In the November before the 2018 victory, a boxing fundraiser is said to have built bonds and morale. The squad under Kiely were insular and worked hard on their own game, worrying little about outside forces.
Kiely protected his young players, with formal permission required by any journalist that wanted to speak to them ahead of the decider with Galway.
A team of resolve, a resolve that saw them fend off a late Galway comeback and bring the Liam MacCarthy trophy back after an inordinate amount of time.
After waiting so long to win one All-Ireland, Kiely oversaw success again in 2020. All the qualities instilled is what makes a third title in four years a very real possibility.
KIERAN KINGSTON - THE REBEL LEADER TAKING IT ALL IN HIS STRIDE
Minane Bridge has the best of both worlds. A light drive into Cork city, it shares the Cork coast with the likes of Kinsale, Ballycotton and Courtmacsherry. Low-input, low-output farming lands jut the landscape, primarily dairy farming. Paddocks, ideal for ponies. Shrubbery surrounds stone walls as you approach the small village.
You can walk from the village centre to Tracton GAA club in less than 10 minutes. It is a modest village, but it’s a full village. It is the hometown of current Cork manager Kieran Kingston.
He started his hurling as a child in Tracton and would go on to achieve some success at junior and intermediate level. When he has spoken in the past of his earliest memories from a GAA perspective, he recalls the 1973 All-Ireland final when Cork, with a young Jimmy Barry-Murphy in tow, overcame Galway in an open game.
But from his own point of view, hurling with his brothers and sisters was a big part of life growing up. Sliotars were a valuable commodity, losing a ball could result in foraging through ditches for its retrieval.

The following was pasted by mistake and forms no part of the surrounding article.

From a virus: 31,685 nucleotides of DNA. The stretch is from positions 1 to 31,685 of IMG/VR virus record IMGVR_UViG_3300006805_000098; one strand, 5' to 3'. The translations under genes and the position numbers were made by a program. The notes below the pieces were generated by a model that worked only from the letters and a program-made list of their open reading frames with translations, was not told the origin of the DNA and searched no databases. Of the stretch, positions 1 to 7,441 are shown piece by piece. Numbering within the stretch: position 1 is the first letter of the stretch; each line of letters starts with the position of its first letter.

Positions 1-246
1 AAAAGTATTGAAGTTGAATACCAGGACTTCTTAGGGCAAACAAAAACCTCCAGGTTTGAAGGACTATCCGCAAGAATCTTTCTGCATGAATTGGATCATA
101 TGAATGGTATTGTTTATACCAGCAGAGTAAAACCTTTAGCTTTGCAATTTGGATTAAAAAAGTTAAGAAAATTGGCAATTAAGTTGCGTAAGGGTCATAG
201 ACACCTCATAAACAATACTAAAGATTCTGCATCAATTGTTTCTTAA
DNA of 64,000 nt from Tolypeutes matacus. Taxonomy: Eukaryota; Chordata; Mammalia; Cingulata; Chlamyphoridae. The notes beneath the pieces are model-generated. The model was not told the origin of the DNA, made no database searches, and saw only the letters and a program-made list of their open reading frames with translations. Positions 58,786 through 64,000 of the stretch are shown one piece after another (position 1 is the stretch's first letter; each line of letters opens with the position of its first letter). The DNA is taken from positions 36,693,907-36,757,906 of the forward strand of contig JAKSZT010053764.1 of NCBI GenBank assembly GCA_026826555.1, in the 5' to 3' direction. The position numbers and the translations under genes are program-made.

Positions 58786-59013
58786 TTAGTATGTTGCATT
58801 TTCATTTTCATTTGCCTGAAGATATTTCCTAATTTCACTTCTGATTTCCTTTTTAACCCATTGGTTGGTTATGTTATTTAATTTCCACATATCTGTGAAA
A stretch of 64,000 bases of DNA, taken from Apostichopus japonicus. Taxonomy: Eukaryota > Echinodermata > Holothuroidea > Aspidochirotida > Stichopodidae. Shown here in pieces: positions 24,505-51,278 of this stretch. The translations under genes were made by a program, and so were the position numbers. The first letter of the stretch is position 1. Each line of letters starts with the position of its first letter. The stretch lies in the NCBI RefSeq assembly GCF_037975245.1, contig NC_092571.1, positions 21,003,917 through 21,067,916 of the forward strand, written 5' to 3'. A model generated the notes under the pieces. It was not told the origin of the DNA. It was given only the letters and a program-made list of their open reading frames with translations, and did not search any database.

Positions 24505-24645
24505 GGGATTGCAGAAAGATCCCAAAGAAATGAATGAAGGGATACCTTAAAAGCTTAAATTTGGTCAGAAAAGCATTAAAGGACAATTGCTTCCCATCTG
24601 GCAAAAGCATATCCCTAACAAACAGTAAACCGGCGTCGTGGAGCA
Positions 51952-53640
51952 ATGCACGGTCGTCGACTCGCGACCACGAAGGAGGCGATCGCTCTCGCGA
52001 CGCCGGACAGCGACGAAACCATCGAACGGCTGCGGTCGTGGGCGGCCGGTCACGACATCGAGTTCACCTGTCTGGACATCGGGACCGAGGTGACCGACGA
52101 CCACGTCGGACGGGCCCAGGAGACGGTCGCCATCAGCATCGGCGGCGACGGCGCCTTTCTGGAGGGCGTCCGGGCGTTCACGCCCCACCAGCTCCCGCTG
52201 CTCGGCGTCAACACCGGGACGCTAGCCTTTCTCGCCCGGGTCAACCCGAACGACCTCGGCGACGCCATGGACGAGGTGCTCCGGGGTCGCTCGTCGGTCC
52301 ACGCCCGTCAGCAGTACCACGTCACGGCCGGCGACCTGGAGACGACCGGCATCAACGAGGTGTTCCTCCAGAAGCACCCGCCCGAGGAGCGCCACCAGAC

In 1986 Kingston won a senior All-Ireland hurling medal for Cork, coming on as a substitute and scoring two points from play in the win over Galway. Barry-Murphy played that day too, scoring the final point in his final appearance in a Cork jersey.
Kingston followed his playing career as a selector, a coach, and then of course, as a manager. On two occasions. But it was as a coach in 2014 that he saw a Cork team including the likes of Aidan Walsh and Pá Cronin defeat Limerick. Kingston was a part of Barry-Murphy’s set-up and helped oversee a win in the last game before Páirc Uí Chaoimh was redeveloped.
At the end of 2015, Kingston took over a team that was somewhat in transition. So 2016 would see Kingston rebuild with a focus on bringing young players into the fold; a vision he shared with his management team of Pat Ryan, Diarmuid O’Sullivan and Pat Hartnett.
As they entered 2017, Kingston and his side were rank outsiders for the All-Ireland. They weren’t even fancied in Munster.
However, Kingston saw his side victorious at provincial level, in a fine, polished performance against Clare. This was all after putting Waterford and the reigning All-Ireland champions Tipperary to the sword. Waterford would however, avenge their defeat when it came to the All-Ireland semi-final. Still though, Kingston had Cork on the right trajectory.
With the future somewhat bright, the Cork County board offered Kingston a new two-year contract. However, he refused. Work commitments bore heavily, and he stepped away.
When Kingston was back in the frame in 2019, he was offered a three-year contract to succeed John Meyler. O’Sullivan was back on board too and Ger Cunningham was brought in as coach. Last year saw an exit at semi-final stage in Munster before a Round 2 qualifier defeat to Tipperary.
Cork were seen as a coming team but this year upturned pre-conceptions and their rip-roaring defeat of Kilkenny in a game of pace, prowess and high-drama in the All-Ireland semi-final sees them with a very real opportunity; if it is slightly ahead of where Kingston might have thought he would be at this juncture, he will take that in his stride. Like he so often does.
Follow Sunday's All-Ireland hurling final with our live blog on RTÉ.ie/sport and the RTÉ News app.
Watch Limerick v Cork live on RTÉ2 or RTÉ Player from 2pm.
Watch highlights of all the weekend's hurling and camogie action on The Sunday Game at 9.30pm on RTÉ2.
Listen to live and exclusive national radio commentary on RTÉ Radio 1's Sunday Sport.#